Wisconsin Ice Fishing: The Best Places to Catch Fish in Winter

Photo of author
Last Updated:

Ice fishing in Wisconsin is a popular pastime, with anglers targeting various fish species such as walleye, panfish, bass, and northern pike. Prime locations for ice fishing in Wisconsin include Green Bay, Lake Winnebago, and the Wisconsin River. Before heading out, make sure to check local regulations and obtain any necessary licenses for ice fishing in the state. To maximize your chances of a successful ice fishing adventure, bring essential equipment like a fishing rod, ice auger, and appropriate baits and lures. When venturing out onto frozen waters in Wisconsin, remember to wear warm clothing and always verify the ice thickness for safety.

Wisconsin offers excellent ice fishing opportunities to anglers from all over the world. Here is everything you need to know about ice fishing season in Wisconsin.

Best Places for Ice Fishing in Wisconsin

Ice fishing in Wisconsin is fun as there are plenty of species you can bring home for dinner. Here are the best ice fishing lakes and rivers you should visit in your next ice fishing adventure.

1. Black Oak Lake

The lake is located in Vilas County and is among Wisconsin’s best ice fishing spots. Black Oak Lake is home to different fish species, including the walleye, trophy musky, largemouth bass and smallmouth bass, lake trout, panfish, and northern pike.

This 564-acre lake is surrounded by hundreds of wild rivers and glacial lakes, making it a great fishing spot. You can access this lake via a boat on County Highway B.

2. Lake Winnebago

This lake is a perfect destination for Wisconsin anglers who want to catch different species. The most popular species include white bass, perch, walleye, and sturgeon. During winter, these species roam in deeper water along the weed edges.

Be careful when fishing here because some unmarked sandbars and reefs are hazardous. In addition, the weather here keeps changing, and you should always observe it when ice fishing.

3. Boom Lake

Rhinerider the best Ice Fishing Capital in the world, and Boom Lake is located here. This lake is located along the Wisconsin River and hosts different fish species, including northern pike, walleye, panfish, musky, and bass.

The lake is surrounded by great lodges and resorts that make your ice fishing getaway affordable and comfortable.

4. Green Bay

Green bay is a large water body occupying around two million acres of land. This lake is a Lake Michigan basin, offering a great ice fishing spot to anglers seeking to catch different species. Some of the best catches here include the trophy walleye and whitefish.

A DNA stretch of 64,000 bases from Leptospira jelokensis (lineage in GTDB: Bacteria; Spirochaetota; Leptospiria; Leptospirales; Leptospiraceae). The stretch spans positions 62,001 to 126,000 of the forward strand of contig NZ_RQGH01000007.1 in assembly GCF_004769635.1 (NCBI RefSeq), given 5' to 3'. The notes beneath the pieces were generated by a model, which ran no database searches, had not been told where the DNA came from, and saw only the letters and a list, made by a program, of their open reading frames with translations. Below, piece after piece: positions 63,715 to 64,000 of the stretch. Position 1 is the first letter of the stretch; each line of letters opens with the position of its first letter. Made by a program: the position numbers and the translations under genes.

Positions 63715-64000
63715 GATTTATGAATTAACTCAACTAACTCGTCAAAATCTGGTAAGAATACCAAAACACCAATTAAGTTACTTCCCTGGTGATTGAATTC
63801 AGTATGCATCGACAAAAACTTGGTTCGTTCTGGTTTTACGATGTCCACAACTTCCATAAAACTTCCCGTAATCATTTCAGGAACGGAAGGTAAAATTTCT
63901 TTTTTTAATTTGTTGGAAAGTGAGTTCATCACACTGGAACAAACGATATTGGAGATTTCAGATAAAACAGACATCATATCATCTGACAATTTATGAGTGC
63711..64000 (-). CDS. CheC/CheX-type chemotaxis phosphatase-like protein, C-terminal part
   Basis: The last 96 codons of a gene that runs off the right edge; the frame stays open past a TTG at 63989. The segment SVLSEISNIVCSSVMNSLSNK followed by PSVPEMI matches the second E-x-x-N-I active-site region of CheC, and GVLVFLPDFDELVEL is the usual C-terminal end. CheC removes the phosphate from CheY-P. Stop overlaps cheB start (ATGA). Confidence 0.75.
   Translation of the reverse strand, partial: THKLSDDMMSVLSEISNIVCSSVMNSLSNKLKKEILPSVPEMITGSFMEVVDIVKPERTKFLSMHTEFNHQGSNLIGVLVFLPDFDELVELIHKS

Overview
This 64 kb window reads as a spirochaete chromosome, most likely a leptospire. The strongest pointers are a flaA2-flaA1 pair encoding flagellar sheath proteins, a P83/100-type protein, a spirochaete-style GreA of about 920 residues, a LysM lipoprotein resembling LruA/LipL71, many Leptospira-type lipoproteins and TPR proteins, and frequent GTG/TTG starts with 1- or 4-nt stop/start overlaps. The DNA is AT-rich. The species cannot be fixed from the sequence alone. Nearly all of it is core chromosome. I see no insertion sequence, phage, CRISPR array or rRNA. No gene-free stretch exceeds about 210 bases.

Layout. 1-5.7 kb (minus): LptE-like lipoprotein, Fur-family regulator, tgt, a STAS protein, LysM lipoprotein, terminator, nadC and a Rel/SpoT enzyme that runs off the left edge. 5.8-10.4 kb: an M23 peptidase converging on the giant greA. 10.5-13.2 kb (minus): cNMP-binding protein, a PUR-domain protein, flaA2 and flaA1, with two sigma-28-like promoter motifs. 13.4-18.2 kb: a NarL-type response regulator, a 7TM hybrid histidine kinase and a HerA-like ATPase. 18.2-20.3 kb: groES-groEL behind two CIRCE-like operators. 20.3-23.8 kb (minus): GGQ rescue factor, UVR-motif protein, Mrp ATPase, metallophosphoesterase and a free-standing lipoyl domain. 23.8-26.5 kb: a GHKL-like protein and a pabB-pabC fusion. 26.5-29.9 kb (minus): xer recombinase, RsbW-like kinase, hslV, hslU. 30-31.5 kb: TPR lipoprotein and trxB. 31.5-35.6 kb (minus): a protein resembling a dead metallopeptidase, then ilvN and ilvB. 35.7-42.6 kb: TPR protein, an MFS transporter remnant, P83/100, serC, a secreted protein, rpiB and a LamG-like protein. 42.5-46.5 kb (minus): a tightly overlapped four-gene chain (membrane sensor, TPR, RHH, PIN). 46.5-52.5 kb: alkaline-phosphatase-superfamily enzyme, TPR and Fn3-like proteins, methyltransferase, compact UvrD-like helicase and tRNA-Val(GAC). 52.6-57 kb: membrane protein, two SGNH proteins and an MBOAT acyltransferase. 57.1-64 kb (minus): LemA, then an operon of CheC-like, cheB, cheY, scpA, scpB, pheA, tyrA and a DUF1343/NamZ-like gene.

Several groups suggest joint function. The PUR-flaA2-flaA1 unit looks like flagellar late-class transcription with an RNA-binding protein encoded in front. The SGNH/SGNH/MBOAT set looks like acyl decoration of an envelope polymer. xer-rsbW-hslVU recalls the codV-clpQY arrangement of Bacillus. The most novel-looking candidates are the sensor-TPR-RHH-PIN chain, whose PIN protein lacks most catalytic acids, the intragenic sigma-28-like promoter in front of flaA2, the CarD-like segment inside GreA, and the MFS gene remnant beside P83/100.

When ice fishing here, ensure you carry a heavy action rod and a good fishing reel because walleyes are finicky biters and fighters. Also, ensure you dig your ice hole on shallow rocky shoreline breaks or deep offshores because that is where they usually hide.

5. Green Lake

This lake is also known as the Big Green Lake. It is among the deepest lakes with a wide-open shoreline and is home to plenty of pikes, walleye, crappies, muskies, and bluegill.

This lake’s most popular ice fishing spots include the Fox River, Sturgeon Bay, and Oconto. When ice fishing, ensure you use live bait to attract walleye and tip up if you’re targeting pike and muskie.

Moreover, there are several resorts near the lake that provide accommodation and also rent out ice shanties. These resorts also have professional guides to help you navigate the lake.

6. Dairyland Reservoir

Dairyland Reservoir is located along the Flambeau River. This reservoir is home to several species, such as crappie, walleye, bass, bluegill, and pike.

Remember, there are catch-and-release regulations for bass species here, and you should check with authority before venturing out.

Other lakes to go ice fishing in Wisconsin include Lake Alice and Geneva Lake.

YouTube video

Popular Fish Species in Wisconsin

When ice fishing in Wisconsin waters, there are numerous fish species you’ll come across. Here is a list of the most popular species caught here.

Yellow Perch

Some ice fishermen target yellow perch because they are tasty and can be found in almost all water bodies in Wisconsin. Jumbo perch, like hiding in the bottoms of the largest lakes, but you can still find smaller fish near the shore.

Perch like feeding on plankton, worms, and minnows. To increase the chances of catching a perch, ensure you drill more than one hole and use lightweight bobbers to attract them. To make your work easier, use FishFinder to locate their schools.

Northern Pike

Most water bodies in Wisconsin host healthy populations of northern pikes. When targeting the northern pike, ensure you drill multiple holes and use tip ups to notify you when the fish bites.

You can ice fish for northern pike any time, as they remain active throughout the day. They like living in shallow waters less than five feet deep, so ensure your ice fishing bait or lure is not too deep.


Unlike other species, walleyes are active during winter months. They like feeding in low-light periods, and you can find plenty after sunset or sunrise. They also remain active at night, and you can ice fish for walleye if you prefer to go fishing at night.

Walleyes like hiding near gravel bars, rocky drop offs, weed edges, and mid-depth mudflats with a depth of about 2o feet of water. Sometimes, you’ll need snowmobiles or airboats to reach where walleye schools are.

Live bait such as minnows and worms works best when targeting walleyes. If ice fishing at night, ensure you use glow-in-the-dark lures to attract them.


Bluegills never disappoint when it comes to ice fishing in Wisconsin. You’ll find plenty of bluegills in bays where the water is shallow. Ensure you set up your ice fishing gear near the weed beds because that’s where they like feeding.

Jigging works best in attracting bluegills toward your bait but ensures you jig gently to avoid scaring them away. Alternatively, you can tip your lure with mealworms or waxworms to induce a bite. Remember, bluegills bite lightly, so you should use a light tackle.

Equipment and Gear